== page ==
Albuquerque New Mexico History
The weather in New Mexico may be one of the main reasons people are moving to Albuquerque, but is it the best in the world that it has to offer? There are a number of reasons why people choose to move from outside Albuquerque to New York City or Los Angeles, California or even the United States.
The historic city of Santa Fe was named home by artist Georgia O'Keeffe. In Albuquerque you should also see the old town and the preserved Spanish square. To experience the entire city of Albuquerque, visit the Natural History Museum of New Mexico or take a scenic train ride to the historic city of Albuquerque.
Albuquerque is home to the University of New Mexico, founded in 1889, and is home to the College of Arts and Sciences, the oldest public university in the United States. Although Albuquerque is centrally located in the city, its geographical connection is in the south of New Mexico. Culturally, Albuquerque was a crossroads for most of New Mexico, and although centrally located in central New Mexico, the city has access to a variety of natural resources, including rivers, lakes, streams, steppes, plains and mountains, depending on its location.
The Albuquerque Historical Society (AHS) is a nonprofit organization that promotes and preserves the history of the City of Albuquerque and all matters related to its history and surrounding communities. It is not necessary to be a historian, but to be interested in history, history in general, and New Mexico in particular, and its historical context.
Four hundred years later, New Mexico has become a state that prides itself on its cultural pluralism. In addition, Sandia National Laboratory has brought science and technology to the city and cities of the Old West, and now offers extensive design and construction services. The University of New Mexico is based in Albuquerque and was founded to help the community understand science, technology, engineering and mathematics, as well as education and research.
In the 1580s, several expeditions reached what is now New Mexico, including one by Fray Bernardo Beltran and Antonio Espejo in 1582, when the term "la Nueva Mexico" was first officially used. The city was founded in 1706 as a Spanish colonial outpost of Albuquerque and is still a center of Indian culture. Today, Albuquerque has preserved much of its cultural and historical heritage, and most of the 19 New Mexico peoples (including the still-inhabited Acoma Pueblo) are within an hour's drive. In the years between 1610 and 1680, the New Mexico Historical Archives reflect the development of the state as we know it today.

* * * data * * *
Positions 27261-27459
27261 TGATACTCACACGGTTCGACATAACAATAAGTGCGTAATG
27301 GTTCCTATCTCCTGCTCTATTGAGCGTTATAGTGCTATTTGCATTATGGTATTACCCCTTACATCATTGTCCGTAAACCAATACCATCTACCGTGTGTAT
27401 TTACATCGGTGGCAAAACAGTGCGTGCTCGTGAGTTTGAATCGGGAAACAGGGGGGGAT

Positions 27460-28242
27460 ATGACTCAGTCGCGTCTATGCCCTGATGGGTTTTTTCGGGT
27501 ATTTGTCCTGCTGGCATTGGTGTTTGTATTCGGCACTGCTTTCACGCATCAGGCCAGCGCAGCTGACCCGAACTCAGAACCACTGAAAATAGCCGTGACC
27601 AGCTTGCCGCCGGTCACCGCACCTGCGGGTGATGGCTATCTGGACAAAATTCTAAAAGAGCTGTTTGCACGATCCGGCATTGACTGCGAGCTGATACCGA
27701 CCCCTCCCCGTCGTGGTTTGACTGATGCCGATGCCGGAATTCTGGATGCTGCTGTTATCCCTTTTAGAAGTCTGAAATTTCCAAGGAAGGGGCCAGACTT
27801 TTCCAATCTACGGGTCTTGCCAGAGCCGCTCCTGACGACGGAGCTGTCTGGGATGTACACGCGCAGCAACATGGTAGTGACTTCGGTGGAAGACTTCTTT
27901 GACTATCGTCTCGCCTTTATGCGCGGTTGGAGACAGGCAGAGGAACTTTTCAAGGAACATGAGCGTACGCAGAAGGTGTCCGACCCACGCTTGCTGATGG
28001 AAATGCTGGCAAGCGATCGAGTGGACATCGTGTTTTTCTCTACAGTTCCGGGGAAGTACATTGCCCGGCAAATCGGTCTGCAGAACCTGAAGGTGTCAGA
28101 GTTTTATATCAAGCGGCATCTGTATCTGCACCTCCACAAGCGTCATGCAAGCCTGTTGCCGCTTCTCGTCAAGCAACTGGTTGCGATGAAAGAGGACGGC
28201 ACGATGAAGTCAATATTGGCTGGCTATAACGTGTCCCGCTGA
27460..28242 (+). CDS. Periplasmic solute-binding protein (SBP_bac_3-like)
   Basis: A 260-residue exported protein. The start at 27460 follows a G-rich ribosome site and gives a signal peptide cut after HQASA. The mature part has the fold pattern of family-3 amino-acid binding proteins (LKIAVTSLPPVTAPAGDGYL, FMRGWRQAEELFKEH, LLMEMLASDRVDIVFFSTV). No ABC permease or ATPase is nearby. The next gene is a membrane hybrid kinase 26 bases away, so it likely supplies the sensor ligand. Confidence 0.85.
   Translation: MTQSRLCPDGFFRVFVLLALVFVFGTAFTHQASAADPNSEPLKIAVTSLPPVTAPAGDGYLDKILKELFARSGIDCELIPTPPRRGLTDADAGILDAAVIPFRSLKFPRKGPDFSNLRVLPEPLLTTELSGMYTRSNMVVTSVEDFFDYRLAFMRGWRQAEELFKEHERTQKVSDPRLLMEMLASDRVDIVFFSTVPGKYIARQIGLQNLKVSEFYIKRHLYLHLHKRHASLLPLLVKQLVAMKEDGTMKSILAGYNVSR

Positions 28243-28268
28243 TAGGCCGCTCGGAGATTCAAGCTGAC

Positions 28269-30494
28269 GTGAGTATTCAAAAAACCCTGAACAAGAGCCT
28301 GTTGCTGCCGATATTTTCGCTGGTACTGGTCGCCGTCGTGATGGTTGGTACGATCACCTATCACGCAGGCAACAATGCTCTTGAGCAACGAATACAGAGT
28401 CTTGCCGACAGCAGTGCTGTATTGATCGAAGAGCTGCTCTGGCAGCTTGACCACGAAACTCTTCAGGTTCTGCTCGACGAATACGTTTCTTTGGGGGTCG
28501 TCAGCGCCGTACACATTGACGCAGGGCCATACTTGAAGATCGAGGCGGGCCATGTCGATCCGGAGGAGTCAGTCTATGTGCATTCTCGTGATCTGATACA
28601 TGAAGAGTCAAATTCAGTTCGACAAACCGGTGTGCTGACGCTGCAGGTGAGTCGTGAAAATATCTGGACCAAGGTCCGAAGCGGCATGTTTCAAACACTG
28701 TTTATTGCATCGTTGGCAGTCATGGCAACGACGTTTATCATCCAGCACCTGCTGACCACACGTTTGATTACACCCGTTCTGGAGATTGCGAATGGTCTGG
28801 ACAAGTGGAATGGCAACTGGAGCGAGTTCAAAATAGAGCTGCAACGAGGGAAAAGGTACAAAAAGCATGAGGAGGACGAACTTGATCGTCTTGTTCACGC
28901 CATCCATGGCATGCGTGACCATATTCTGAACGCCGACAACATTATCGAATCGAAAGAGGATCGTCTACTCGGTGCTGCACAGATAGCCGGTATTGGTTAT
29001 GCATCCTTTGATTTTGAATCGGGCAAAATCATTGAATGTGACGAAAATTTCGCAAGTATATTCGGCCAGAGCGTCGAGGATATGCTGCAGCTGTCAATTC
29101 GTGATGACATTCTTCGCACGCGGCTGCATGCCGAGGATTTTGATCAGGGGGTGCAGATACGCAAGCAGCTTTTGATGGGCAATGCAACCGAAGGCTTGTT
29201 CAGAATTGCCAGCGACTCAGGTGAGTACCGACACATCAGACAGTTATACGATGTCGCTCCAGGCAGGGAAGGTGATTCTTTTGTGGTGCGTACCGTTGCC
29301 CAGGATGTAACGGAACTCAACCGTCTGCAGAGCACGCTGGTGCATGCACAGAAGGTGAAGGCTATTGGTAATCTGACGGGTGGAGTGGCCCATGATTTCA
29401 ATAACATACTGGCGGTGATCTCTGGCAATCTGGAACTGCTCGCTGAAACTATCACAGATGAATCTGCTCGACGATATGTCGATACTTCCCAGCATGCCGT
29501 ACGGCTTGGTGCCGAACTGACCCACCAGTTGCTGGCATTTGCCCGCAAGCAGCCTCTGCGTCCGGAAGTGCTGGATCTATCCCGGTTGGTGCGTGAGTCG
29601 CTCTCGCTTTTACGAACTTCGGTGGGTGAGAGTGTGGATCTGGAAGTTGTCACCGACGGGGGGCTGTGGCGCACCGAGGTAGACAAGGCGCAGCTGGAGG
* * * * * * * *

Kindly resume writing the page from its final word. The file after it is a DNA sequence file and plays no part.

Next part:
The following day, more than a thousand insurgents are said to have advanced to retake New Mexico from Los Americanos. Atchison, Topeka and Santa Fe were the first to lay tracks east of New Mexico, conquering the Raton Pass. The route, known as the San Juan extension, ran from Durango to D'RG West (now Cumbres Toltec) and reached Chama, New Mexico, in early 1881. In the southwest, we went over the Cumbsres Pass south to Durangos and then north to San Diego, California.
We marched across the Rio Grande and recaptured New Mexico from Los Americanos and the US Army of the Southwest (now the United States of America).
Here we founded a village that we renamed San Juan Los Caballeros, and in the same year we founded the city of Albuquerque, the first city in New Mexico and the second largest city on the continent.
By 1900, Albuquerque had modern amenities, including an electric tram that connected the recently built campus of the University of New Mexico to the city center, a train station and a public library. In the early 20th century, with the arrival of the railroad and the construction of a new town hall at the end of the 19th century, New York City, like Albuquerque, began to boom.
Mexico's independence ushered in a new era of trade and changed the course of New Mexico's history. By the end of the 19th century, Albuquerque was the largest city in the "territory of New Mexico," and the rapid expansion of the railroads southwest brought the Atchison, Topeka and Santa Fe railroads to the city. In 1864, New Mexico was allowed to trade with the United States, which led to the opening of the Santafe Trail. The Albuquerque depot, a building on the state's registry, took on extra life in 2006 when commuter rail service, the Rail Runner, operated by the state of San Mexico, began operating to Albuquerque.
By the time the Spanish arrived in the 15th century, the culture of the Pueblo had already established itself in the north and west of New Mexico. A wide variety of Indian cultures was already available to the 19 Indian peoples within the borders of New York, New Jersey, California, Texas, Arizona, Colorado, Nevada, Utah and Arizona.